Georgia Front Page
www.artsacrossgeorgia.com
Arts Across Georgia

Thursday, June 25, 2009

Michael Jackson's Death Underscores the Tragedy and Impact of Sudden Cardiac Arrest

/PRNewswire/ -- The Sudden Cardiac Arrest Association said Thursday that pop singer Michael Jackson's death at the age of 50 underscores the tragedy of sudden cardiac arrest, which kills nearly 300,000 Americans each year and is the nation's leading cause of death.

"Sudden cardiac arrest (SCA) is the result of an electrical disruption of the heart and is different than a heart attack. It can strike seemingly healthy individuals without warning, including those with no known history of heart disease. SCA kills an American once every two minutes and can happen virtually anytime and anywhere. Nearly 80 percent of all sudden cardiac arrests occur in the home, like in Mr. Jackson's case. Even though Mr. Jackson's collapse was apparently witnessed, emergency medical services responded promptly and Mr. Jackson's home was near UCLA Medical Center, it was still not sufficient to revive Mr. Jackson because SCA victims usually need immediate CPR and the shock of an automated external defibrillator (AED) if they are to have any chance of survival. Today's news should be a reminder that CPR is a basic life-saving skill that everyone should know, and that AEDs should be widely deployed to enhance the chance of survival."

For more information, please visit www.suddencardiacarrest.org.

-----
www.fayettefrontpage.com
Fayette Front Page
www.georgiafrontpage.com
Georgia Front Page

Wednesday, June 24, 2009

Hand Washing with 4% CHG Antiseptic Kills Flu Viruses

/PRNewswire/ -- Hand washing with a 4% chlorhexidine gluconate (CHG) antiseptic hand washing product is one effective way to stop the spread of the H1N1 Swine Flu Virus.

Hibiclens Antiseptic/Antimicrobial Skin Cleanser and Hibistat Healthcare Personnel Hand Antiseptic Towelettes have been tested and found to be effective against a variation of the A H1N1 Swine Flu Virus, when used according to package instructions. The strain tested was Swine Flu Influenza A H1N1 A/Swine/Iowa/15/3.

The time-kill study, conducted by an independent laboratory showed that Hibiclens(R), a 4% CHG product, reduced the virus by 99.94 percent after 30 second, 60 second, and three minute exposures. Hibistat(R), a 0.5% CHG and 70% isopropyl alcohol formulation, reduced the virus by 99.99 percent after 15 second, 30 second and 60 second exposures. Both Hibiclens and Hibistat were more effective than soap and water which was used as a comparator test product.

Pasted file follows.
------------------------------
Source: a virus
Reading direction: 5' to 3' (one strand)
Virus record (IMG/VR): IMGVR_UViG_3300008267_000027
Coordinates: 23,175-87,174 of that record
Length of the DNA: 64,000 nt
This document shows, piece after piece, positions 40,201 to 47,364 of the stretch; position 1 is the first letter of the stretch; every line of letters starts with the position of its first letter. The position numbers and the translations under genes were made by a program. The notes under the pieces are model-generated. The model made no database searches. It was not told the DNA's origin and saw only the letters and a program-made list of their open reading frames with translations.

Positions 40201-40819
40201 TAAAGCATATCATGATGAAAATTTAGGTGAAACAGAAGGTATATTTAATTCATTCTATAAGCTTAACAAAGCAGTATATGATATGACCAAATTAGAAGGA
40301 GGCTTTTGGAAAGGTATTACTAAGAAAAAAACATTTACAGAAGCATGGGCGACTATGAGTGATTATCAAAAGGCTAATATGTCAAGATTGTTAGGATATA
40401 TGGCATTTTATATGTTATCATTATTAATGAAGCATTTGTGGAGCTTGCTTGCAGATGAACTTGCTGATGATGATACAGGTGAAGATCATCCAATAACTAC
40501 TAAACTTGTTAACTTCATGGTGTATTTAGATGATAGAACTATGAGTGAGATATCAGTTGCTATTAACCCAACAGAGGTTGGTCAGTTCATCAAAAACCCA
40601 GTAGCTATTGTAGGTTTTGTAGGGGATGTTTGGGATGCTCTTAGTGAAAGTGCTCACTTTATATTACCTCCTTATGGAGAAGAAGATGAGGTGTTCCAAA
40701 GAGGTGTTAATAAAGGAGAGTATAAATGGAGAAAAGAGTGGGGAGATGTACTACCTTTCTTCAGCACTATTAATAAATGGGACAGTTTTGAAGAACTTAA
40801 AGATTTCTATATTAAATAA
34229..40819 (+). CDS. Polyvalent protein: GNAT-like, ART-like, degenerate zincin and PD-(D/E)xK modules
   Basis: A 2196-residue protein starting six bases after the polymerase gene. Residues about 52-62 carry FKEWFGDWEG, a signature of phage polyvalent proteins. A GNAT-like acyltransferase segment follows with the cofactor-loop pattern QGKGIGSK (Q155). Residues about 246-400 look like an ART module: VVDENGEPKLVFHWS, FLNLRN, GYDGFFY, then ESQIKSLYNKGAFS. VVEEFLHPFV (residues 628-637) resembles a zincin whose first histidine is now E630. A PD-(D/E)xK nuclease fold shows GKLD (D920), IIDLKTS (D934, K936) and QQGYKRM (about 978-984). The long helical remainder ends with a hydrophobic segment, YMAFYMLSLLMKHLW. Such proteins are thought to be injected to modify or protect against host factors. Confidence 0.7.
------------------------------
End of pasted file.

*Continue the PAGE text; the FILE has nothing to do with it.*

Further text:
"With any type of influenza outbreak, managing the spread of virus is the biggest concern," said Carolyn Twomey, RN, Global Head of Clinical Services, Molnlycke Health Care. "Influenza viruses usually spread via sneezing and coughing and contaminating one's hand or hands, and then touching surfaces, shaking hands or other contact behaviors. With any influenza outbreak, good hand hygiene is extremely important. With the current strains of flu virus, this study shows that washing with Hibiclens or using Hibistat Hand Wipes provides additional benefit in preventing transmission."

"Use of Molnlycke Health Care's Hibiclens and Hibistat antimicrobial/antiseptic products, along with the company's line of surgical facemasks and respirators, can be an integral part of a protocol to reduce the risk of cross-contamination," Twomey said.

Hibiclens is an antimicrobial/antiseptic cleanser that kills germs on contact and bonds with the skin to keep killing microorganisms for up to six hours without leaving a residue. The same cleanser combined with alcohol is available in convenient Hibistat(R) towelettes. Both are available at drug stores and pharmacies in the first aid section.

-----
www.fayettefrontpage.com
Fayette Front Page
www.georgiafrontpage.com
Georgia Front Page

Tuesday, June 23, 2009

Keeping Bones And Joints Healthy

(NAPSI)-A skeleton seems so hard and durable that it can be difficult to believe that bone is living tissue-constantly forming and reforming in response to growth, injury and other factors. Bone is built up and strengthened where needed and removed where it is not required, in an ongoing fashion.

Up until about 30 years of age, this tug-of-war favors bone buildup. When bone is being built, calcium-the primary mineral stored in bone-is pulled from the bloodstream to form new bone, which is why adequate intake during this time is so important. Vitamin D also plays a critical role by helping the body to absorb calcium.

Physical changes and changes in diet and lifestyle that occur with age can affect skeletal health, tipping the balance toward bone breakdown. Calcium and vitamin D deficits, inactivity and smoking, for example, can all affect bone density.

Joints are affected by age, too. The cartilage that smoothly covers the ends of the bone gets thinner. Production of glucosamine sulfate, a natural compound made by the body that helps form this cartilage "cushion," also decreases with age.

"Keeping bones healthy is important for all ages," notes Luigi Gratton, M.D. "But," he adds, "adequate amounts of calcium and vitamin D are important throughout life, and many adults don't consume enough of these nutrients on a regular basis to meet needs."